Footwork is Flatwork or flatwork is footwork at a distance. You can take your pick on that one…
The feet of the handler are strong cues and often triggers for the disc dog. These important foot positions and movements all mean something – they are like symbols that say much more than they seem on the surface.
Flatwork in Vaults?
The footwork for a rebound essentially pigeon holes the dog into the line required for the flip off the handler’s body. The line required for this dog in this position.
In setting up a linear vault, we close off the line, putting pressure on the dog to wait, and then we open up into our obstacle position pulling the dog on the desired line.
These are the principles and functions of Flatwork. They are the essence of flatwork. Flatwork is not some weird thing that people do with their dogs when they’re not chasing discs. Flatwork is. Flatwork is a fact. Everything done that does not involve a disc in the air is based upon flatwork. Adjust your dog into front position? You’re doing flatwork – it’s called a Front Cross.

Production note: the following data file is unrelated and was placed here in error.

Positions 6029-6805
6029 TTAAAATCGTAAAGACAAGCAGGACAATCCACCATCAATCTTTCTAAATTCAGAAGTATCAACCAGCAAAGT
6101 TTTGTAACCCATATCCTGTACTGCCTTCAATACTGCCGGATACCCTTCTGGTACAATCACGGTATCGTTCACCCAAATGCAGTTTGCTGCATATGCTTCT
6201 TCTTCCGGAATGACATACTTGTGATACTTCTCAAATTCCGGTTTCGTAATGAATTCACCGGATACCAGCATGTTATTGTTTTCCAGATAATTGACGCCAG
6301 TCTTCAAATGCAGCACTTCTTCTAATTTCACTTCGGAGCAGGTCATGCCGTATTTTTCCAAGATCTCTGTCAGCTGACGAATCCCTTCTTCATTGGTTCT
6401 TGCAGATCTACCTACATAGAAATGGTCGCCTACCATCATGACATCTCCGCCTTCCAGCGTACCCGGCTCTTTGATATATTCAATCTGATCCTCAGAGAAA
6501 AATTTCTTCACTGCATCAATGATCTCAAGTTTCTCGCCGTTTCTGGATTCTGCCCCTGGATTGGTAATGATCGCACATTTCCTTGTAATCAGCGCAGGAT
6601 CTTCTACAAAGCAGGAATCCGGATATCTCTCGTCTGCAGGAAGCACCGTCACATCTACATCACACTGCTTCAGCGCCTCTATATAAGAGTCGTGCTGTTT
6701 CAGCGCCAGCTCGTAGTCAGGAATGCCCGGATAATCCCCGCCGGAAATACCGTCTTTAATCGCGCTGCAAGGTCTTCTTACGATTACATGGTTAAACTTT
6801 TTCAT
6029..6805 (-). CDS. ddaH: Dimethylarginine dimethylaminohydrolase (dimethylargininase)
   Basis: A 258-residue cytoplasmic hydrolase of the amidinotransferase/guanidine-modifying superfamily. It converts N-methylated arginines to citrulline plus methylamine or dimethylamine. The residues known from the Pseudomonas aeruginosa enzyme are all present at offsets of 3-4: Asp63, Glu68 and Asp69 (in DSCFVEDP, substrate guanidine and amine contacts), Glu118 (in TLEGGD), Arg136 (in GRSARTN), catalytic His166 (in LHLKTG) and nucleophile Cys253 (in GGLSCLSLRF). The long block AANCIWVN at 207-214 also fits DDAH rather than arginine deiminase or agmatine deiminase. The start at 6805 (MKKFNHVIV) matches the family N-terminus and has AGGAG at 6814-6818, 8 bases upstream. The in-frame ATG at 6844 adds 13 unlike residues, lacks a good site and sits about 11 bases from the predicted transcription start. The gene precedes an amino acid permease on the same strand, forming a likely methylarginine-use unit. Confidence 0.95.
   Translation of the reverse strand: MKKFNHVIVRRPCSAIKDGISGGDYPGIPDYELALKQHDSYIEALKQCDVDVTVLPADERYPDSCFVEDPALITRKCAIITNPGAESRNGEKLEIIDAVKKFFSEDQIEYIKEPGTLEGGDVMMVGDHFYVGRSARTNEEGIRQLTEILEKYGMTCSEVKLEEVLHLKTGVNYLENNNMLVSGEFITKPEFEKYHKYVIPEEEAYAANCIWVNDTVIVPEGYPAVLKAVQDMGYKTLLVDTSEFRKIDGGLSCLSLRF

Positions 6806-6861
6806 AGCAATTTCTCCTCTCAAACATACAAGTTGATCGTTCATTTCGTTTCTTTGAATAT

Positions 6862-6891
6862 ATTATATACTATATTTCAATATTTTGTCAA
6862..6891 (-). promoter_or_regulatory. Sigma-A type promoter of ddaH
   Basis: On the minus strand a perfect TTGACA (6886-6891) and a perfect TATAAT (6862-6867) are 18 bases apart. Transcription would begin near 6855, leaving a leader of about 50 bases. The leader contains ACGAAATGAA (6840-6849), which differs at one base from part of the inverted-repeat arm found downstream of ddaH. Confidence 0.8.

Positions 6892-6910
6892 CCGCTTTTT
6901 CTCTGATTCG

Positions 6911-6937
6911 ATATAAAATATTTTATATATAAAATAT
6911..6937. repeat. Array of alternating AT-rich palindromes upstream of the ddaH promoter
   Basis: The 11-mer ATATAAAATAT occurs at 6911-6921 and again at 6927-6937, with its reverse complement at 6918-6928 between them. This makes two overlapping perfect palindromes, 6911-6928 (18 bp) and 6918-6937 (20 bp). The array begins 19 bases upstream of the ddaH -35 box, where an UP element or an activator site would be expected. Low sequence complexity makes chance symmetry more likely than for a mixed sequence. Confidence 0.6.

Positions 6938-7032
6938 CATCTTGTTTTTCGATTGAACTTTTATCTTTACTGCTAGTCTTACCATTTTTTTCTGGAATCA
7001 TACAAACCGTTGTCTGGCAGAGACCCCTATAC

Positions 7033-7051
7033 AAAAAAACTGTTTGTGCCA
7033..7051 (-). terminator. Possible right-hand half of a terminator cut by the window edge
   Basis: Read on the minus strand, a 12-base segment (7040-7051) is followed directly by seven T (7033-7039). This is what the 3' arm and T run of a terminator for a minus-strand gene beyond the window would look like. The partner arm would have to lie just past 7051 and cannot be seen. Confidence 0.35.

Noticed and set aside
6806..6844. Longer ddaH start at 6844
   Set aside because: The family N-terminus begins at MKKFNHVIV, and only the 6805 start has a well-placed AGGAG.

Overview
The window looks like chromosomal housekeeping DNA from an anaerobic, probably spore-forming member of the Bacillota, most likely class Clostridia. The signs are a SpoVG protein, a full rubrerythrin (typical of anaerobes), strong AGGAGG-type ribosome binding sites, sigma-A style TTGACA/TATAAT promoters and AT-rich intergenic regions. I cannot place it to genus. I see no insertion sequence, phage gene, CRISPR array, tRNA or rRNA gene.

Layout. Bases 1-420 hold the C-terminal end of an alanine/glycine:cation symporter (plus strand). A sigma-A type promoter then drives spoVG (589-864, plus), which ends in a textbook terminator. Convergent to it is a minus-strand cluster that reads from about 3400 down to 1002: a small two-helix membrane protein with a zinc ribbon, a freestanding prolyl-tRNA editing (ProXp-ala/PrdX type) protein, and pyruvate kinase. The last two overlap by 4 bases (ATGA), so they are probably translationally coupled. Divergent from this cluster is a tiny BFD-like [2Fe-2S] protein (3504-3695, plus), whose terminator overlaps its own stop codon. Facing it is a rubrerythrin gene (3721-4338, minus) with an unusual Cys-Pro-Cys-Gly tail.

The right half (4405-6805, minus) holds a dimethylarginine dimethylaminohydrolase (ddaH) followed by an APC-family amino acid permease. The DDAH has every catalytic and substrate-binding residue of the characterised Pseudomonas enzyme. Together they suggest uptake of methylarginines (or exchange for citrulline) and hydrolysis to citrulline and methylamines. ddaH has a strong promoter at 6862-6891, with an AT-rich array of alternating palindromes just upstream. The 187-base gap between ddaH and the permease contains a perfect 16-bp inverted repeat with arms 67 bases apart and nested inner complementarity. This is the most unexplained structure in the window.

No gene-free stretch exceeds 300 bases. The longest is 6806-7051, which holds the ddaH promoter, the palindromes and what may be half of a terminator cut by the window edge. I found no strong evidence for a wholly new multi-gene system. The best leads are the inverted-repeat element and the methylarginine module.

When you set up inside to do moves with your disc dog, your footwork matters, nobody can deny that. Good, proper footwork is key. Without the proper footwork, it has no hope of working. Again, everyone agrees.
The potential point of contention is that the footwork done on the inside to create flowing sequences is flatwork. Less time and less flexibility for communication and more control and connection, but same principles, same method, same effects.
The footwork used to work the dog on interior sequences is flatwork. It’s just fast and pokey instead of slow and groovy.
Anyone want to take a look at the 13 Laws of Flatwork again?